Dad Killingbeck and Gary on the site of our future married quarters!

Several of our married students leave their wives behind on distant islands for as long as nine months each year while they are in Bible school. The married quarters that we finished last year have enabled us to house three married couples. The studios have been a tremendous blessing, but we do not have enough room to accommodate all our married students. Last year we had 8 couples on a waiting list for 3 apartments available on campus. We can only expand our married housing by moving it off campus.

We have been looking for several years for a piece of land within a quick walk of JBI to build inexpensive married student studios on…we have found it!

Will you please help us?

US$25,000 will purchase this flat 1/3 acre lot which is a mile from the JBI campus. Click the link below to give to this project. Thank you!

Project 5619 – Land

On Monday, May 19, the small eight passenger Islander plane took off from Bauerfield airport on Efate, carrying myself and Robyn Harbour. Our destination was Epi Island about 30 minutes away. We headed north at just under 2000 feet altitude over the central islands of Vanuatu. The day was sunny but evidence of prior bad weather was still apparent in the choppy waves below and the windy conditions. We were happy our flight was cleared for takeoff as the airports on the two islands nearest to Epi were closed due to flooded grass airstrips from the recent heavy rainstorms.

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An Islander is a noisy little plane so conversation was not easy but words were not needed as we watched small emerald green islands, mostly steep volcanic cones, rising out of the blue ocean under us. Before long the plane was banking to land on a very short grass runway in the old coconut plantation of Valesdir, Epi. Looking out the small window we saw one pickup truck and a smiling Pastor Graham waiting for us.

Robyn and I had not planned to go to Epi together. But 10 days earlier when I emailed her about my trip, she phoned me immediately asking if I would like her to accompany me. Robyn and her husband taught at JBI for three years but have been living back home in Australia for several years now. Robyn is a teacher and passionate about kids and Vanuatu. I was very excited for her to accompany me and share the three-day Sunday school teachers training workshop. Robyn had just flown in the day before from Melbourne, Australia.

Bongovio children

Within a couple of minutes of landing we were loaded in the pickup and driving through the plantation. The road was a rutted track which frequently went through dense vegetation. Under the tangled vines along the side of the road we could see bananas, cocoa pods, and many other edible crops. The abundance of food was amazing as the villages were small and sporadic. Often our driver would stop and shift the vehicle into 4 wheel drive before we plunged through a river, down a steep ravine or through muddy wetlands. The airstrip and this road can be closed after heavy rains and we were grateful that the rain had stopped and road was passable. Otherwise, we would not have been able to travel on this side of the island.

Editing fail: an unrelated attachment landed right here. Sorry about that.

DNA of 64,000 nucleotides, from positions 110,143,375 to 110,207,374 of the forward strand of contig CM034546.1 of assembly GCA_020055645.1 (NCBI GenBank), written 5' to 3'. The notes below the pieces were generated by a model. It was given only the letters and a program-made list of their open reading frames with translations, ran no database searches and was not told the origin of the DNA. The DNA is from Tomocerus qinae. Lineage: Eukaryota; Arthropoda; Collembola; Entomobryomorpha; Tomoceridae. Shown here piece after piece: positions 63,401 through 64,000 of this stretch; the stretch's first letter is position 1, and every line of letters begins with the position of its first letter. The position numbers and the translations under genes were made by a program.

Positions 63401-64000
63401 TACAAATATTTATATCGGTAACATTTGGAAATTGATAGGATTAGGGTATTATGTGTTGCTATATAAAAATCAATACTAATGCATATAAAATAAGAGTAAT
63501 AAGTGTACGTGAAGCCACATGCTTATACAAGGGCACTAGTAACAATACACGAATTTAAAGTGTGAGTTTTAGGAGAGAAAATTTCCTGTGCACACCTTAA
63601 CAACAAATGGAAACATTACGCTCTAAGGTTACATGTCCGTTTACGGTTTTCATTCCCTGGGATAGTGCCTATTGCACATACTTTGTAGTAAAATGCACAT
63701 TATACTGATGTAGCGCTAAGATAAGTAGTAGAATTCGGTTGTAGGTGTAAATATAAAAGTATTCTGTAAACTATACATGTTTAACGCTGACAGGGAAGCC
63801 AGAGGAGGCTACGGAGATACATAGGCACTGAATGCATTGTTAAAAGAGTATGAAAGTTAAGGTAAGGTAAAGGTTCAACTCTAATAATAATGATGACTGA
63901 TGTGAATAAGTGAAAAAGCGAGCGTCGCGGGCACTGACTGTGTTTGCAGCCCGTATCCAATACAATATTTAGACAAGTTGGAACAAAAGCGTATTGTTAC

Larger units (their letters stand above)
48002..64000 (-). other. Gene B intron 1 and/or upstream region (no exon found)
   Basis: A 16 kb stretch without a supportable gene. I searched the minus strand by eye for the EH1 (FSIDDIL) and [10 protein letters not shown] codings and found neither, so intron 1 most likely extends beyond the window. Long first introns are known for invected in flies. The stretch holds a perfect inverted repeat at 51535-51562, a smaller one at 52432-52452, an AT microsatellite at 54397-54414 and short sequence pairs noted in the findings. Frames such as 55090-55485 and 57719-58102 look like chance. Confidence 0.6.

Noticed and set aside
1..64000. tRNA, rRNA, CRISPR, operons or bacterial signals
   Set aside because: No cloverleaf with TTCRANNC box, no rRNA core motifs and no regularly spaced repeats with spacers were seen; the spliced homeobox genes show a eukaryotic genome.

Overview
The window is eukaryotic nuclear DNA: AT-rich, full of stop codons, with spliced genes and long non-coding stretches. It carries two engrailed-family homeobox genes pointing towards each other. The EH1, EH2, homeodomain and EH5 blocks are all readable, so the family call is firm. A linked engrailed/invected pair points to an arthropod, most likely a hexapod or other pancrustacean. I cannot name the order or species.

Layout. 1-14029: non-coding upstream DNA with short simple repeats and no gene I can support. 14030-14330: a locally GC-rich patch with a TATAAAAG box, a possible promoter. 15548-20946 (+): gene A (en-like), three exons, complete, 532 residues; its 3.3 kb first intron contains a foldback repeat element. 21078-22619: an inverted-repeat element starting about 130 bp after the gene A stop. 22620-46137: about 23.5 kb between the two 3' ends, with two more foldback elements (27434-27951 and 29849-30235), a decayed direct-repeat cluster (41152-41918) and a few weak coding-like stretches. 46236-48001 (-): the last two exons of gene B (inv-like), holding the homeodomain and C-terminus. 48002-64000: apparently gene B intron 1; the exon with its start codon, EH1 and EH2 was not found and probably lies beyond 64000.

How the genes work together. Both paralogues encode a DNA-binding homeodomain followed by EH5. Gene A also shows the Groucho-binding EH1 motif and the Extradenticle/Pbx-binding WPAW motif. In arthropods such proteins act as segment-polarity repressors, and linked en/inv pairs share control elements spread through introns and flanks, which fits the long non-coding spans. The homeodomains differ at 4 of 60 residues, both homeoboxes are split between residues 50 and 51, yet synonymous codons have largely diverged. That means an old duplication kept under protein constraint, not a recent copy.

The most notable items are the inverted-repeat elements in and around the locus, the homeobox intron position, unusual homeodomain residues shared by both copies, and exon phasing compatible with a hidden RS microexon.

At every village, the truck would slow down in case someone needed a ride. Most of the passengers were coming to the Sunday School teachers workshop. Fresh produce came with each person as a contribution to the workshop meals. An hour and a half later, we started descending a narrow road which on one side hugged a stone cliff and on the other plunged straight down to the sea. We slowly drove down the slippery mud track and into the coastal village of Bongovio. This large village was where we would stay for the next five days.

Robyn & Lori

Our hosts, Pastor Sam and his wife, eagerly awaited our arrival. Some Sunday school teachers were already there and others would be arriving in the morning before the 8:30 a.m. session. It is winter in Vanuatu right now and temperatures have dropped considerably. The Milky Way is an amazing sight when gazing at it from an island with no electricity. We were very happy that night to be wrapped up in wool blankets in below 70F/20C temperatures!

At breakfast the next morning, many new faces appeared carrying bags and food. Participants had mostly walked in, some taking three hours to trek over slippery trails from seven kilometers away! Others had come by truck from the north side of the island. You know people are eager when they have walked since dawn to be there on time. I only saw three different vehicles the whole time we were on Epi.

I awoke Tuesday morning with a migraine headache and it only got worse over the next two days. I could barely read my notes but taught all my sessions. I was so grateful that Robyn was with me and we had planned to share the teaching load as I was unwell. I do not get migraines often, so I did not even think to bring medication. Many people prayed for me and though I felt rotten, Robyn said she would not have guessed it during my teaching sessions. I even preached at the church on Wednesday night. So thankful for His strength when I am weak.

Morning lecturesTeachers

At the first night service, they asked for anyone who wanted to share something about what they learned to come forward. Three people eagerly shared. The next night they limited it to three people but seven spoke, wept, and shared their past teaching failures, and renewed commitment to reaching the children in their villages. It was an empowering moment.